The 4 Stages of Tooth Decay and How to Prevent Progression

stages of tooth decay

What is tooth decay?

Tooth decay is a serious dental issue that can affect anyone. It’s what causes cavities and can result in needing fillings, root canals, and even tooth extractions. But by understanding the four stages of tooth decay, you can prevent further progression and find treatment before it gets any worse.

1. Initial Demineralization

Your teeth have several layers, the outermost being enamel. This is the hard, durable surface that stands up to the everyday pressures of chewing and speaking. It also protects the inner layers of your teeth against bacteria that occur naturally in your mouth.

However, this protective enamel can be worn away by the acid that bacteria produce. This is the earliest stage of tooth decay. At this point, you may see chalky, white spots forming on your teeth. These are plaque deposits that will accelerate the tooth decay process.

At this stage, prevention is the best response. You can keep decay from advancing by maintaining an effective brushing and flossing routine. If you’re prone to developing plaque, consider a special mouthwash that specifically targets it.

It’s also important to visit your dentist on a regular basis to prevent tooth decay from worsening. Plaque and tartar deposits are too hard to deal with using a regular toothbrush and toothpaste. That’s why regular dental cleanings are so vital. Your dentist has special tools that they can use during a cleaning to scrape away these harmful deposits.

Fluoride is also very important when it comes to battling plaque. Often called nature’s cavity fighter, fluoride helps remineralize the enamel, building back up its first layer of protection. 

Your dentist may prescribe special fluoride toothpaste to you or even recommend professional fluoride treatments if your teeth are prone to plaque.

2. Enamel Decay

Weakened enamel won’t immediately lead to damage, but your tooth becomes more susceptible beginning in the second stage of tooth decay. Without enough protective calcium, the acid from the naturally occurring bacteria in your mouth begins to eat away at the enamel.

When your enamel starts to decay, cavities can form. These tiny pockets can turn into holes that expose the inner, sensitive part of your tooth. As these holes expand, they form the perfect breeding ground for even more bacteria. This reduces the effectiveness of your regular brushing routine, leading to further tooth decay and more serious problems.

This is another reason why regular dental visits are so important. A dentist can spot cavities before they get too big, which means that they can perform a filling before the problem escalates.

A filling seals off the area from any bacteria and restores the surface of your tooth. Considering how fast and relatively painless a filling can be, it’s in your best interests to treat this early stage of tooth decay right away, rather than taking the risk of it progressing any further.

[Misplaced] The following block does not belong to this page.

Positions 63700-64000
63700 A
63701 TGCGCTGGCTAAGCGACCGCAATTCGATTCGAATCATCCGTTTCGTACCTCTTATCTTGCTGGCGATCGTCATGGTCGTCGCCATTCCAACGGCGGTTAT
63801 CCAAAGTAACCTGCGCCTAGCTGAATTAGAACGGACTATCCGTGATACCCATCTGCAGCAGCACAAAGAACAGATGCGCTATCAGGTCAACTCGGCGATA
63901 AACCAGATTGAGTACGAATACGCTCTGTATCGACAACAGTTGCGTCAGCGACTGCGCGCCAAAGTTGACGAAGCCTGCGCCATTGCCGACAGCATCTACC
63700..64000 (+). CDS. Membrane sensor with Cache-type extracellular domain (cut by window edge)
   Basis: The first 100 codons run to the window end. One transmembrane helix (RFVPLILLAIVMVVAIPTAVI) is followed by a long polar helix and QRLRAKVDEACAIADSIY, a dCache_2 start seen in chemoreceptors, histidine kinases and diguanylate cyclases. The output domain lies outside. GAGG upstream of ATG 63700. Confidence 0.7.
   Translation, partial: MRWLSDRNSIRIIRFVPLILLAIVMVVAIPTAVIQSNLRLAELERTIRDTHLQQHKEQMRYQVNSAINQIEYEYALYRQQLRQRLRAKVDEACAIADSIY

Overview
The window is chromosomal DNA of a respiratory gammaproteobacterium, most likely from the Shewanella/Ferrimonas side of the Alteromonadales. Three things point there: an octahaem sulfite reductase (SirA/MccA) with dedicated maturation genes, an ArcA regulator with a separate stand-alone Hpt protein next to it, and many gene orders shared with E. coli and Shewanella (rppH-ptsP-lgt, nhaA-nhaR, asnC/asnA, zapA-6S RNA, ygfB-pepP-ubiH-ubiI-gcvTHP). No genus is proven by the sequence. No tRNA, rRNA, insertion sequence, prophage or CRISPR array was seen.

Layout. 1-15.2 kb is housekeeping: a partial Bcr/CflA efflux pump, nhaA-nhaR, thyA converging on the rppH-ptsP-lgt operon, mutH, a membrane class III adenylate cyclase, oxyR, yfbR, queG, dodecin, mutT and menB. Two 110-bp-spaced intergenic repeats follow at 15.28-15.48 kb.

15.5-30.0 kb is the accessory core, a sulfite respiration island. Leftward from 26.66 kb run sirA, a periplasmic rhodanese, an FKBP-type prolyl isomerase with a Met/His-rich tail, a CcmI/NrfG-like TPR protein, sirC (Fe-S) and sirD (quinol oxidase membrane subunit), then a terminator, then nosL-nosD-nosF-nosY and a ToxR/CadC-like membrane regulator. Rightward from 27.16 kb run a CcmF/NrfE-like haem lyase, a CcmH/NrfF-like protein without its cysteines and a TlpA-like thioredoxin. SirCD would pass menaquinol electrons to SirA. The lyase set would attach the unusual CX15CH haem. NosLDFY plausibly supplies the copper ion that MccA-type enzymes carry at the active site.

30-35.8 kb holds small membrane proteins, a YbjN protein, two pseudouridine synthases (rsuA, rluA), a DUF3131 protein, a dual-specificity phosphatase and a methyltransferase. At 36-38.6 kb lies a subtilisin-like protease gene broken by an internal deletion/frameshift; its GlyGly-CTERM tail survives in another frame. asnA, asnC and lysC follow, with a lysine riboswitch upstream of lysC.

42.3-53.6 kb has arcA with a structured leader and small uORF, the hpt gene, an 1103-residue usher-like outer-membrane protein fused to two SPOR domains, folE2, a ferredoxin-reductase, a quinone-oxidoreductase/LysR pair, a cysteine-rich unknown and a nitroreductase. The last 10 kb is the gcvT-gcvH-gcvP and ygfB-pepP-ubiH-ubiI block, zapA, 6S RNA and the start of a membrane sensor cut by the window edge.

3. Dentin Decay

Dentin is the layer underneath the enamel. It’s a much softer material inside your tooth that is normally protected by the enamel. However, if tooth decay creates a cavity that extends to the dentin, then the decay can spread very quickly and soon become a major problem.

A cavity will become noticeable with a visual inspection, often simply from looking in the mirror. You may experience tooth pain and significant sensitivity. At this point, it’s not enough to just seek out toothache remedies. You’ll need to get a dental filling as soon as possible.

In some cases, a dental filling may not be enough to resolve a cavity that reaches the dentin. Once the softer layer has been compromised, there’s a chance that bacteria has already taken hold inside your teeth.

At this point, a root canal is the most effective option to prevent further decay. It’s important to get the procedure done soon if you want to avoid a tooth extraction. In some cases, you may also need a dental crown to restore the tooth following the root canal procedure.

4. Pulp Damage

The pulp is the innermost part of the tooth. It’s made up of tissue that includes nerves and blood vessels that can become infected and cause major complications. These infections can become intensely painful and can potentially lead to a dental emergency. A root canal is the only effective treatment to deal with pulp damage while keeping the tooth.

Such an infection can lead to an abscessed tooth, which will almost always require extraction. The infection causes a pocket filled with pus to form around the roots of the tooth, causing serious pain and potentially affecting the bone and gums.

Tooth Decay Prevention and Treatment in Austin, TX

As you can tell, tooth decay is nothing to mess around with. If your teeth are growing sensitive and painful, it’s crucial that you schedule a consultation today so you can keep your smile strong.

Parmer Lane Family Dentistry can help you and your family with all of your restorative and preventive dentistry needs. We provide routine checkups and teeth cleanings for the best in prevention. We also perform fillings, root canals, and everything else related to family dental services in Austin, TX. Contact Parmer Lane Family Dentistry today to book your appointment.

Posted in